Autonomous sensory meridian response, generally called ASMR, is a tingling sensation that usually begins on the scalp and reaches the upper spine and back of the neck. That’s a sensation that only a few people can feel and enjoy. Interestingly, you can notice the marginal differences between the multiple people while responding to ASMR. Some peoples’ feelings get triggered by particular voices while others remain neutral.

It’s a complex situation that doesn’t follow generic trends. That being said, what is the scientific explanation of people’s affinity towards ASMR?

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Laboratory-Based Research

In actuality, science still isn’t successful in cracking the code of ASMR. Auto or autonomous sensory meridian response has been tested on multiple parameters, and various experimentations are conducted under the close watch of scientific experts.

One user in 2007 triggered this discussion by sharing his unique personal feelings, and in no time, the top ten ASMRtists videos’ views shoot above 5 trillion.

A researcher at the University of Essex named Poerio felt the ASMR sensation in the whispering of people. So she went up resolving the mysteries behind the scenes. In reality, whoever first came in contact with such feelings, went on searching for scientific realities. Poerio did the same, but she didn’t get any results.

But curiosity has no boundaries, so she started studying these tingling sensations on a group of 120 people out of 50% of people who have an affinity for ASMR. After connecting electrodes, she asked participants to watch their favorite ASMR video.

She got very amazing results as while watching the video, their heart rate fell. Falling heart rate means relaxation. In contrast, emotional arousal was encountered. That was a strange outcome that activation and deactivation took place side by side.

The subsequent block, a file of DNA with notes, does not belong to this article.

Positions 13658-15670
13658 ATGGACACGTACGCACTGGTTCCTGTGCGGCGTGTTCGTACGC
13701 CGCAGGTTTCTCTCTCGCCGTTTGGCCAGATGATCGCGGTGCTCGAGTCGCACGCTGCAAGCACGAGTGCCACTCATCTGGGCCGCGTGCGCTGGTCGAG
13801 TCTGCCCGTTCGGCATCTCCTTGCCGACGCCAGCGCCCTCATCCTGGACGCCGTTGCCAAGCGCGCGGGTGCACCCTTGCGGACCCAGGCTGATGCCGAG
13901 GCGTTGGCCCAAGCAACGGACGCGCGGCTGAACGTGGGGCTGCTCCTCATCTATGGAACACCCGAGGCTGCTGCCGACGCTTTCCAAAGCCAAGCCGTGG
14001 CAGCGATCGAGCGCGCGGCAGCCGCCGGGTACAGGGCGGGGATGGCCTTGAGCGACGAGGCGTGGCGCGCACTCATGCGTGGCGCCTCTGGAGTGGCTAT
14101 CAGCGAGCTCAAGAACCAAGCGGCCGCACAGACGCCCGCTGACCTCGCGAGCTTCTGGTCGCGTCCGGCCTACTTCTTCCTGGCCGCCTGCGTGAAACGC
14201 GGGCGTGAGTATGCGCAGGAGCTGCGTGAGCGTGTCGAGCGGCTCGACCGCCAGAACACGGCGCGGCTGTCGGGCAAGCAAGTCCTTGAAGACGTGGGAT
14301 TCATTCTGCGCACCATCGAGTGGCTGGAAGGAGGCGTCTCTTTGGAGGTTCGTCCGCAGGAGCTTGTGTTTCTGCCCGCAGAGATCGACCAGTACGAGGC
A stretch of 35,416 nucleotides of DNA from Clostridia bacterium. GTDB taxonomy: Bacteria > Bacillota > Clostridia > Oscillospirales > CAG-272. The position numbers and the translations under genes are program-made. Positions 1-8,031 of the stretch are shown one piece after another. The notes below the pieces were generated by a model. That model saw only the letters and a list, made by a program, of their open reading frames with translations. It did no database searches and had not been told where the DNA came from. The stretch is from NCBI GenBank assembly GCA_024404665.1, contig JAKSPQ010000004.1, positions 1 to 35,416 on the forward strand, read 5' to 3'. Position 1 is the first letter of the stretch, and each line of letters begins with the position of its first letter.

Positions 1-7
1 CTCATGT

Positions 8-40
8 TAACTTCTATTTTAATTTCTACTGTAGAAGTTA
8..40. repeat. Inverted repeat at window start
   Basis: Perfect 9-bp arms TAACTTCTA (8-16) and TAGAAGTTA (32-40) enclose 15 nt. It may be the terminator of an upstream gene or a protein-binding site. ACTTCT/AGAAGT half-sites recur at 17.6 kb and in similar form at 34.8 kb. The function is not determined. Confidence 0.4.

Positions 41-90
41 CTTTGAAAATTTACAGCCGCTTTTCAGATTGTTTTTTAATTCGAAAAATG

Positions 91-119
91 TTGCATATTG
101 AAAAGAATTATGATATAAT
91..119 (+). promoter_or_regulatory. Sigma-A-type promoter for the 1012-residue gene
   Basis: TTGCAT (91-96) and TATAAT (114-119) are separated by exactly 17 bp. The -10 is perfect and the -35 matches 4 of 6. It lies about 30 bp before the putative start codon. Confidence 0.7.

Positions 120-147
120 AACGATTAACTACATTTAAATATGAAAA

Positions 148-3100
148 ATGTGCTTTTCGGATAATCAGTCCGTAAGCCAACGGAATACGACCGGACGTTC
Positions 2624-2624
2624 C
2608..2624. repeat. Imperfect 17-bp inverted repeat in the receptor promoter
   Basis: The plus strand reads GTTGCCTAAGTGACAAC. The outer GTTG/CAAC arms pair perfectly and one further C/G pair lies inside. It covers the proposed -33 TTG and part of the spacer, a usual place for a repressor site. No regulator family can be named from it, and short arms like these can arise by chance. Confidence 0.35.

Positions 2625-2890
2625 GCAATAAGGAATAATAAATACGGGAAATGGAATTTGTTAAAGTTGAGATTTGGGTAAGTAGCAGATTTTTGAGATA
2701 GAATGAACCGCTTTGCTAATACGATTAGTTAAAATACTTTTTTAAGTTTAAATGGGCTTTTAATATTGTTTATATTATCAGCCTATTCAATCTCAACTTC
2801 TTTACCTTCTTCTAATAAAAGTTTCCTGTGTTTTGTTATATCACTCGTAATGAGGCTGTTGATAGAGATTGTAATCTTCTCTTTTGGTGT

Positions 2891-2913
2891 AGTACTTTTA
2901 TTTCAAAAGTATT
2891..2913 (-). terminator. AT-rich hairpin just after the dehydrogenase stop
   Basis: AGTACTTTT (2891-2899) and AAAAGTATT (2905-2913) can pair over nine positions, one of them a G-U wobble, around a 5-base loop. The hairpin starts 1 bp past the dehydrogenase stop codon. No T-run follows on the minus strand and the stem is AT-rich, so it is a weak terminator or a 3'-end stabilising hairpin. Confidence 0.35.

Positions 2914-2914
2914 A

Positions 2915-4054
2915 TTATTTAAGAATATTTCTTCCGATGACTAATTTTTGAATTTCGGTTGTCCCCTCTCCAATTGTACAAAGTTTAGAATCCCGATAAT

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Craig Richard, a researcher at Shenandoah University, felt the same feeling. So, in 2018, Richard made 10 participants watch ASMR videos of their choice and then recorded their behavior with MRI machines. It concluded that ASMR triggered certain areas of the brain that have an association with rewards, social behaviors, and emotional arousal.

Richard concluded by saying, “It wasn’t too surprising to see the [ASMR’s] association with reward,” he further added, “Emotional arousal was a little bit curious because [ASMR] isn’t considered arousing in an emotional way like joy and excitement are, but it does seem to have low-grade euphoria with it.”

Richard also discussed, “someone talks to you gently, look at you with genuine care, doesn’t make any threatening movements. Then your brain automatically begins to move towards trust, which may involve this release of Oxytocin and lighting up certain areas of the brain.”

Final Thoughts

Neurotransmitters like endorphins, serotonin, dopamine, along with Oxytocin, played a vital role in ASMR. Craig Richard believes that variation in the sensitivity and number of receptors for these neurotransmitters attest to the idea of varying experiences by multiple people. Though these neurotransmitters make some level of sense but still there’s a huge gap between understanding of ASMR by science.            

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